On a rainy Monday evening when the streets of the city were silent and most of the windows were dark, Duncan and I slipped into the chapel basement and I set out on my great journey to meet God.
The first thing I discovered was how foul the mushrooms tasted. My eyes watered and I clamped a hand over my mouth, willing myself not to throw up. The second thing that happened was – nothing. An hour went by, then another. I got impatient, then queasy, and I started shivering. Duncan handed me a blanket.
‘Just breathe, dude,’ he said. ‘All good things take time.’
I tried to focus on the Scriptures – I was reading the Psalms – and the queasiness subsided. By the time midnight arrived, I was up to Psalm 21 and beginning to think it was going to be a washout.
But I was wrong.
As the church clock chimed the hour, Psalm 22 began to flicker, the letters leaping out and then sinking back down into the page. Mesmerised, I read on.
I am a worm and not a man. My heart is like wax, melting within me…
I put the book down. Time stretched out like a rope, lean and supple and endless. Later I noticed a luminous thread of light and I followed it all the way down to the floor. But the floor itself was moving, the rock solid slabs shifting to and fro, like waves across a sandbar. I gazed at it, amazed that this pinkish stone flecked with the tiniest of tiny motes of grey and cream and brown, each one alive and vibrating – could be so infinitely flexible. I sank my fingers in and watched with wonder as my hand moved through it, down into the dark, rooted earth under the chapel. I lay down on the shifting colours and closed my eyes, feeling the air move in and out of me. Each breath seemed to last a thousand years. I was one with the cosmos. The connection was deep and strong and I was filled with happiness. I didn’t need my eyes or ears or mind to know that He was there.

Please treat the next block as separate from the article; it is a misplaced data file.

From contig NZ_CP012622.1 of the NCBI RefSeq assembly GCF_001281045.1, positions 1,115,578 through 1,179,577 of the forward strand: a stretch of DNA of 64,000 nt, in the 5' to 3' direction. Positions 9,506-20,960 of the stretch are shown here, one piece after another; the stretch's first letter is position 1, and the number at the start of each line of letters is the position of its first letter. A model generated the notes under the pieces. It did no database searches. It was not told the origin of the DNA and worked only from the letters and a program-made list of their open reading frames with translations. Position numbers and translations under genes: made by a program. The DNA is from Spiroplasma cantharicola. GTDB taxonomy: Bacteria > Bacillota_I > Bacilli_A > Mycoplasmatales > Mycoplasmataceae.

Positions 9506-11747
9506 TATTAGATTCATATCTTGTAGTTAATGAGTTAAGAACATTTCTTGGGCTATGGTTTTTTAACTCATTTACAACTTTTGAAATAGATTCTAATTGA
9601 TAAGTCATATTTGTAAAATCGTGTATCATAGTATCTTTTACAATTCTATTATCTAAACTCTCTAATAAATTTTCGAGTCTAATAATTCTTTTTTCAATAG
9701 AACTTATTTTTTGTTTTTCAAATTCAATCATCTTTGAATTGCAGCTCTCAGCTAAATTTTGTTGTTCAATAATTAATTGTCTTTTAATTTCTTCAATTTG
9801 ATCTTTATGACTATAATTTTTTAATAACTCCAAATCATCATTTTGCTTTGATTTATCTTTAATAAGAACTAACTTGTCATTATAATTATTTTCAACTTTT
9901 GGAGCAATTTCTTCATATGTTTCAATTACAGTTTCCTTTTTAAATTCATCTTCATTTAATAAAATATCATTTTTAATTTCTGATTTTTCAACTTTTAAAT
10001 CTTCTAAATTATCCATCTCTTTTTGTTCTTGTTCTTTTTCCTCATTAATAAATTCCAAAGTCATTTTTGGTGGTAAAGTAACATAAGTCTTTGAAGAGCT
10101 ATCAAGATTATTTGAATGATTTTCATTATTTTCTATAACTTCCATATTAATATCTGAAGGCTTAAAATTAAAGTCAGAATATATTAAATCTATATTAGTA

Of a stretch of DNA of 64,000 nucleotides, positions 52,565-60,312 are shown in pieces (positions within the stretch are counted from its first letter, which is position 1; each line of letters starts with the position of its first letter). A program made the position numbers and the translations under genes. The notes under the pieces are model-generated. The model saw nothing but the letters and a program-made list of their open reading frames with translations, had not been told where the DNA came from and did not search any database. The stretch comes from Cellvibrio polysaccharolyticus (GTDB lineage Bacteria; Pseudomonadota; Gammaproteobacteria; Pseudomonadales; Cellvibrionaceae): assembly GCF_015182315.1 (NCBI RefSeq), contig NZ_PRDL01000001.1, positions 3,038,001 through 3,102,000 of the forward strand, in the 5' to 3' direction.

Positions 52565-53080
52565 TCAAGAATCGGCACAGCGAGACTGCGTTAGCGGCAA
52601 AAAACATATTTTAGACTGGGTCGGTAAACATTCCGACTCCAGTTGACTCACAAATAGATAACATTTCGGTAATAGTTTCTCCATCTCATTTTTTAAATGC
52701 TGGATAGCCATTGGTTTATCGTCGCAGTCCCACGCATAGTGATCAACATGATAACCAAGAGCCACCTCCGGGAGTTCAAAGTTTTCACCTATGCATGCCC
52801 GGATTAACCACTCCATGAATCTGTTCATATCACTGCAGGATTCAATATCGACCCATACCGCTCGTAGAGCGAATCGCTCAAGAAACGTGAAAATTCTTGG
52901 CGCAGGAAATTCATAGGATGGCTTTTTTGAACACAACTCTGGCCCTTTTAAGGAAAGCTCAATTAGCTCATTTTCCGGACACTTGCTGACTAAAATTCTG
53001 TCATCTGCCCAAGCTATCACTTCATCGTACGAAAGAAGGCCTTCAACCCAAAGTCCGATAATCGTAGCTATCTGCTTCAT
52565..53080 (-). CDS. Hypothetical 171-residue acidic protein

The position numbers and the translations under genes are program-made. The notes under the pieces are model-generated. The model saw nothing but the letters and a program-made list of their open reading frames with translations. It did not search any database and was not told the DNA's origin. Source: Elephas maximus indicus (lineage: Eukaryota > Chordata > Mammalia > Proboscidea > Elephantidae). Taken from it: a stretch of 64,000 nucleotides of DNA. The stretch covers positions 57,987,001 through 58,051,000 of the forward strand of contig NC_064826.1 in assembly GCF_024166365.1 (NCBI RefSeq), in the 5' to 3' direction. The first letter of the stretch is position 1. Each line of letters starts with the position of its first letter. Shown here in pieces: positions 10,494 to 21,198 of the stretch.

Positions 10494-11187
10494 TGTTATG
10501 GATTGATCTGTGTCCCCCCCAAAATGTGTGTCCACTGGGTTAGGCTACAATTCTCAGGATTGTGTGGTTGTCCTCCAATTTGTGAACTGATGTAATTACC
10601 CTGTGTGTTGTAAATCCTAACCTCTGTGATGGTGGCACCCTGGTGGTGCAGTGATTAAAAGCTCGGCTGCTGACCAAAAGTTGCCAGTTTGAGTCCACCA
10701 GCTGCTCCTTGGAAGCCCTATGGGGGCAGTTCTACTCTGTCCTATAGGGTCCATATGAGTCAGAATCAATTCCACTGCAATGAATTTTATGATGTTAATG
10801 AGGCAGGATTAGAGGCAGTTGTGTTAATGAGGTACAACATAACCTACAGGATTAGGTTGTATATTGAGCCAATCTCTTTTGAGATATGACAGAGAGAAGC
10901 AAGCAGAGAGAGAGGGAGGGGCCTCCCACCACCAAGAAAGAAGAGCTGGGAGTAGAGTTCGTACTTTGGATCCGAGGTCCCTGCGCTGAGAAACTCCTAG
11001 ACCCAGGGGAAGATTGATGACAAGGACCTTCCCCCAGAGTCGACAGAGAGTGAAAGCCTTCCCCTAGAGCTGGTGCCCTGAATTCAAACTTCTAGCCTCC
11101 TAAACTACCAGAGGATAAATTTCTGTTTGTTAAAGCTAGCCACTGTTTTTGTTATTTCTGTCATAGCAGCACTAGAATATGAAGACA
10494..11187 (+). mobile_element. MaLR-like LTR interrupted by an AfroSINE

‘Thank you,’ I whispered, so grateful to be in His presence at last.
Duncan told me later that I’d tripped for nearly five hours. When I could walk without having the floor move under my feet, I went home and slept all day. I woke up starving, so I made a huge sandwich and sat at my window. On the street down below, rain glinted on the rooftops of parked cars, leaves floated in puddles and a small dog strained at its leash. I took stock and realised that my heart had expanded. My chest felt wider and a strong pulse boomed in my ears. It was as if I had been filled up with something that hadn’t been there before.
The next day, when I picked her up from hockey practice, I told Marguerite what I’d done. She laughed. ‘You’re kidding me, right?’
‘Not a bit.’
Her eyes widened. ‘Lloyd! What were you thinking? You could get thrown out for this.’
‘Calm down.’ I wanted her to know that I was different now, that what I’d experienced had changed me in a deeply fundamental way. But more than that, I wanted her to try it too. Only by seeing what I’d seen, and feeling what I’d felt, could she really know and understand what it meant to me.
‘Never,’ she said. ‘Never in a million years. I don’t even drink much. What makes you think I want to do drugs?’
‘This is different. I didn’t do it just to get high. I did because I wanted to see if I could find God. And I did!’ I laughed and gripped her by the shoulders. ‘I wish I could tell you how utterly amazing it was. It’s like all my life I’ve secretly wondered, but now I know.’
‘Drugs scare me,’ she said. ‘I hate the thought of not being in control.’
‘I know,’ I said. ‘But that’s one of the things this has shown me. We think we’re in control of our lives, that we can organize our days and weeks and years. But we’re not. We’re just clumps of atoms floating around in the universe – and yet, God loves us.’ I kissed her forehead. ‘Besides, I’d take care of you; I’d make sure you were quite safe the whole time.’
It took me a week of long conversations and late night phone calls, but in the end, I wore her down.
‘You won’t regret this,’ I said, when she finally agreed. ‘You’ll see, this will change your life.’
‘I’m not going to any creepy church basement,’ she said. ‘I’ll come to your room. And you have to promise me you’ll be there all the time. You won’t leave me alone, not for a second.’
I held her tight. ‘I promise. You’ll be safe with me.’